Convertible Bonds entitle bondholders to convert their bonds into a fixed number of shares of the issuing company usually at the time of their maturity. Convertible bonds are a type of compound financial instrument with characteristics of both liability and equity.
It is argued that a convertible bond has a similar economic effect on the issuing company as issuing debt and share warrants (options) at the same time.
Prior to introduction of IAS 32, IAS 39 and IFRS 9, entities used to account for compound debt instruments in a similar way to ordinary financial liabilities, i.e. a liability was recorded for the entire amount of proceeds from the issue of convertible bonds while interest was charged at the nominal rate. This distorted the financial performance and position of the issuing company in two ways. Firstly, as convertible bonds usually carried lower interest rate than ordinary debt because of the conversion option, the true opportunity cost of financing the debt was not being recognized. Secondly, the financial position of the entity did not present the fact that the entity had in effect issued share options as part of the convertible debt arrangement.
IFRS propose that the issuing company must separately identify the liability and equity components of convertible bonds and treat them accordingly in the financial statements.
Initially, the liability component is calculated by discounting the future cash flows of the bonds (interest and principle) at the rate of a similar debt instrument without the conversion option. The value of the equity component is the difference between the present value of the liability component of the convertible bond (as mentioned above) and the total proceeds from the issue of bonds. This is known as the residual approach to calculation of equity component which assumes that value of the share option is equal to the difference between the total issue proceeds of the convertible bonds and the present value of future cash flows using the interest rate of a similar debt instrument without the option to convert into shares.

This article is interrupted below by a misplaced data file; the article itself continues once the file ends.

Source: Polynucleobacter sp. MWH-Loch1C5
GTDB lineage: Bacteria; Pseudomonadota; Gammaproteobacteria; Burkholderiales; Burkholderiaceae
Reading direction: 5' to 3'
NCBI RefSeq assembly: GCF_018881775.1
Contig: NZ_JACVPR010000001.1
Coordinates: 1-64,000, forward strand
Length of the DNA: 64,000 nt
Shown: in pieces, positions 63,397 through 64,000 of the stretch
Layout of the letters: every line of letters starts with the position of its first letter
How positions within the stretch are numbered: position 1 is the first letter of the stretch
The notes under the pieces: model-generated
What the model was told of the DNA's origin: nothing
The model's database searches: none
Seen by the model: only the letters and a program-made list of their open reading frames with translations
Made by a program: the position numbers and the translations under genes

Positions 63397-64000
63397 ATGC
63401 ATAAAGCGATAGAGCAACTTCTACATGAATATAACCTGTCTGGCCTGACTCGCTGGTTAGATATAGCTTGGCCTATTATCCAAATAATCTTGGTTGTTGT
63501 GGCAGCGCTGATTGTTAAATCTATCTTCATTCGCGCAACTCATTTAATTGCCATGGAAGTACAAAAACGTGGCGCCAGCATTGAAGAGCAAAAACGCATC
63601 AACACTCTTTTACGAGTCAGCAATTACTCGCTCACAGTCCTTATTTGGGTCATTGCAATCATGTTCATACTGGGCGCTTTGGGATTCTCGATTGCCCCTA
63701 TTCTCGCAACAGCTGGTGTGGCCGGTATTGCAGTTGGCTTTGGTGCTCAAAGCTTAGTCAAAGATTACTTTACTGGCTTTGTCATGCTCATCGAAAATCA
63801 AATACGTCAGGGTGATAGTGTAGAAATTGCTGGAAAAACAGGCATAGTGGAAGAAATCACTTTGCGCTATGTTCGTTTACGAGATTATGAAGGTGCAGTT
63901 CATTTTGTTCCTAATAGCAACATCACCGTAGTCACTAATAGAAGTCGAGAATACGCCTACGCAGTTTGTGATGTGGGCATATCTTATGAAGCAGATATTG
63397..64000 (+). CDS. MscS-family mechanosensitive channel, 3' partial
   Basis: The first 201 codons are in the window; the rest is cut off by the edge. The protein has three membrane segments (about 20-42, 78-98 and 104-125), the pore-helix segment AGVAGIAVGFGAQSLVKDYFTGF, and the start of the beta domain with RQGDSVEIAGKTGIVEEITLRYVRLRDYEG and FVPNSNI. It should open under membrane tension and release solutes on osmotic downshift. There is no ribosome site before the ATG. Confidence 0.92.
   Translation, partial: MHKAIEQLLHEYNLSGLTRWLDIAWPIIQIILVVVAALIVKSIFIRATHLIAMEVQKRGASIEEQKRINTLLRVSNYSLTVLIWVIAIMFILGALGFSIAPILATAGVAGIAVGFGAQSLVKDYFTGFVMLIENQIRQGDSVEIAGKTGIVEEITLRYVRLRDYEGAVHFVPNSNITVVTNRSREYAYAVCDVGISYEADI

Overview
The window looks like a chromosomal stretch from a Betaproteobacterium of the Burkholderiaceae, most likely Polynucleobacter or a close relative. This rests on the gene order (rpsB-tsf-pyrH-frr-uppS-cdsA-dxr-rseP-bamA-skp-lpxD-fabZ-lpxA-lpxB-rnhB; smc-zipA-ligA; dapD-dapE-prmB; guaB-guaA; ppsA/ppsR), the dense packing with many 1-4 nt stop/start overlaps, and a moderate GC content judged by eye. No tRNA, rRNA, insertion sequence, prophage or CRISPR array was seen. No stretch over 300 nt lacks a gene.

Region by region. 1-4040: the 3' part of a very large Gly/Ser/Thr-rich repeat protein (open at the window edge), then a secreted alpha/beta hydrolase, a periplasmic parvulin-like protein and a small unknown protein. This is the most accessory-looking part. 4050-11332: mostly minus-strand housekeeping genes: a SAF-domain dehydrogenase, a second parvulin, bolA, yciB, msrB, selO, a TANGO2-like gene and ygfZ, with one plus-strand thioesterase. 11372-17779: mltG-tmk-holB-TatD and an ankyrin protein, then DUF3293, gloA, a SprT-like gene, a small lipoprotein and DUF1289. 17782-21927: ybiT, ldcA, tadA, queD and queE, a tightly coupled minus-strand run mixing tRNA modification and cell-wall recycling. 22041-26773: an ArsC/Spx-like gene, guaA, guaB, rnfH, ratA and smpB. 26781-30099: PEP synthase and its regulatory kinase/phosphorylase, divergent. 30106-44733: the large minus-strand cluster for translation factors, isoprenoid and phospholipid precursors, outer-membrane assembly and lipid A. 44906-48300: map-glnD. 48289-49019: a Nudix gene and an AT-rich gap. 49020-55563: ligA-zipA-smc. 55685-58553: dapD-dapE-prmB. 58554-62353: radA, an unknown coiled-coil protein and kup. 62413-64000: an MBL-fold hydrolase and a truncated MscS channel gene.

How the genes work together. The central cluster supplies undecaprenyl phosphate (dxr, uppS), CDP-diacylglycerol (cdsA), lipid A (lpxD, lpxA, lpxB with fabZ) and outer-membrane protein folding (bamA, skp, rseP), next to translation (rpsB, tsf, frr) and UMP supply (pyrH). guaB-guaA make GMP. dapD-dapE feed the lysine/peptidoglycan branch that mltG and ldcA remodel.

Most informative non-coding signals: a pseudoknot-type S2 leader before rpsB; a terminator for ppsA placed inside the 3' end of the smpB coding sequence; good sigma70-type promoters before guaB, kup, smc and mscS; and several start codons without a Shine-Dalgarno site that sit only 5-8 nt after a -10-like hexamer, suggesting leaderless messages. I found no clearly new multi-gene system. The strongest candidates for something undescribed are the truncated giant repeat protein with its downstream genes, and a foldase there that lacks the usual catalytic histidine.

Subsequently, Interest is charged to the income statement based on the effective interest rate, which is usually higher than the nominal rate, to reflect the true opportunity cost of the financial liability.
Upon maturity of the convertible bonds, the accounting treatment depends on whether the conversion option is exercised or lapsed. If the conversion option is not exercised, the company will have to pay the principal amount of the convertible bonds. Therefore, the outstanding liability may be simply de-recognized. If however, the conversion option is exercised, the company will have to issue shares to the bondholders. Hence, both liability and equity components of the convertible bonds will need to be de-recognized and replaced by share capital reserves as they are treated as consideration for the new shares issue.